The biological robotics research group in The University of Tulsa’s Department of Mechanical Engineering has received a grant from the National Science Foundation to investigate interventions that may improve the quality of life for children with hypotonia through rehabilitation robotics. The condition causes low strength and tone in neck muscles and can prevent or delay development of functional, upright and independent control of the head. TU students and faculty are partnering on the project with Tulsa’s Little Light House, a Christian developmental center for children with special needs.
According to Joshua Schultz, principal investigator and assistant professor of mechanical engineering, current therapeutic practice is to support the child’s head from a lightweight, dynamic suspension frame using a cable and head strap. The suspension provides only one passive level of support and does little to help children learn how to control their heads using their own muscle power.
“Developing upright and stable head control is critical to motor and cognitive development in children, and this project provides innovative opportunities to create a new environment to assist children to do so,” said Julie Wilson, PT, Little Light House director of therapy services.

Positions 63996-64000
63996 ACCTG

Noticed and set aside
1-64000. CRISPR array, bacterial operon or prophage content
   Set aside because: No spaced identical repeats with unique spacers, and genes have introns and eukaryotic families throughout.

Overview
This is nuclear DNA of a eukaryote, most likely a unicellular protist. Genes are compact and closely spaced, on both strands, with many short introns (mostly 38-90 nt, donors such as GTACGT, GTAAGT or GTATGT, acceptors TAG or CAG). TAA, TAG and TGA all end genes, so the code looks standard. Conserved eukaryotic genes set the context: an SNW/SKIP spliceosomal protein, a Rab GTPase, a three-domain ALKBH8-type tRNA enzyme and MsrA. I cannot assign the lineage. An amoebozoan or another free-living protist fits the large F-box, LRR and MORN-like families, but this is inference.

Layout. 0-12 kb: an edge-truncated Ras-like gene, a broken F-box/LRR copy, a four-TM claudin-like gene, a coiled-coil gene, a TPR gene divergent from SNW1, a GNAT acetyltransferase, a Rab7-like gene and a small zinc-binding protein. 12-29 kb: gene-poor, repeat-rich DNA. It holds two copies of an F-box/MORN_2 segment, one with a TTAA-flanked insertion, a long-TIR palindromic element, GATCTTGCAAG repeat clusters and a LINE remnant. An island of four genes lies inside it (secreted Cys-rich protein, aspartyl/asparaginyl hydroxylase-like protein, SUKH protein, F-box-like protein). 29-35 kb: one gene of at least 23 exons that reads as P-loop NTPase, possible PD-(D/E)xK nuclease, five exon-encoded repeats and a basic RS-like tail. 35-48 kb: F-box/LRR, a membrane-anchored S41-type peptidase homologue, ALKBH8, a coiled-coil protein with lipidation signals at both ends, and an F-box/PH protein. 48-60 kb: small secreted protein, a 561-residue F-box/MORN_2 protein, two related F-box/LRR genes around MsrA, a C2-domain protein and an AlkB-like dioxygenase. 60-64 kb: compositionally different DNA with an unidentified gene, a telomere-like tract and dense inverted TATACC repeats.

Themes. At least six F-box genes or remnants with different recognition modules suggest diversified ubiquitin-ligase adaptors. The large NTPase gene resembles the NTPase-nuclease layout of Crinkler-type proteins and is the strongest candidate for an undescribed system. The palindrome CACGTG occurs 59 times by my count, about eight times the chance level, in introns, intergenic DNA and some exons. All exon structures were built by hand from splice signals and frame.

Professor Schultz added, “We want to help children support their own heads by using a robotic device to give them support when they need it and relinquish it when they don’t.”
The TU research team, including an undergraduate researcher and a doctoral student, will collaborate directly with physical and occupational therapists at Little Light House to study muscles of the human neck and incorporate computer modeling. The three-year grant from the NSF Disability and Rehabilitation Engineering program is TU’s first nationally funded research project in rehabilitation robotics. “We are very excited about the potential of this new robotic system for encouraging development of independent head control, which will open up opportunities for a child to actively improve their visual motor control and engagement in the classroom,” said Occupational Therapist Anne McCoy.
“Rehabilitation robotics is coming out of its infancy and finding better ways to help people with disabilities live fuller, more active lives in broader participation with the rest of society,” Schultz said.
Research will include three phases of development: 1) taking measurements on how the existing device supports the head and correlates to daily activities; 2) understanding the biomechanics of the human head and neck muscles and using computer models to predict neck muscle forces; and 3) developing a robotic device that delivers the right amount of support to the head in each pose based on the needs of the individual child’s therapy regimen.
Mechanical engineering senior and current Make A Difference Engineering (MADE at TU) president Paige Hibbard has been hired as the project’s undergraduate research assistant.
“I have a lot of experience working with kids at the Little Light House,” she said. “That’s one of the things that drew me to this project. I hope to learn a lot more about robotics and if this is something I want to go into in the future.”
After the final phase of development, the device will be evaluated in a clinical setting to determine its effectiveness in strengthening the musculature of the neck to allow more independent head control over time.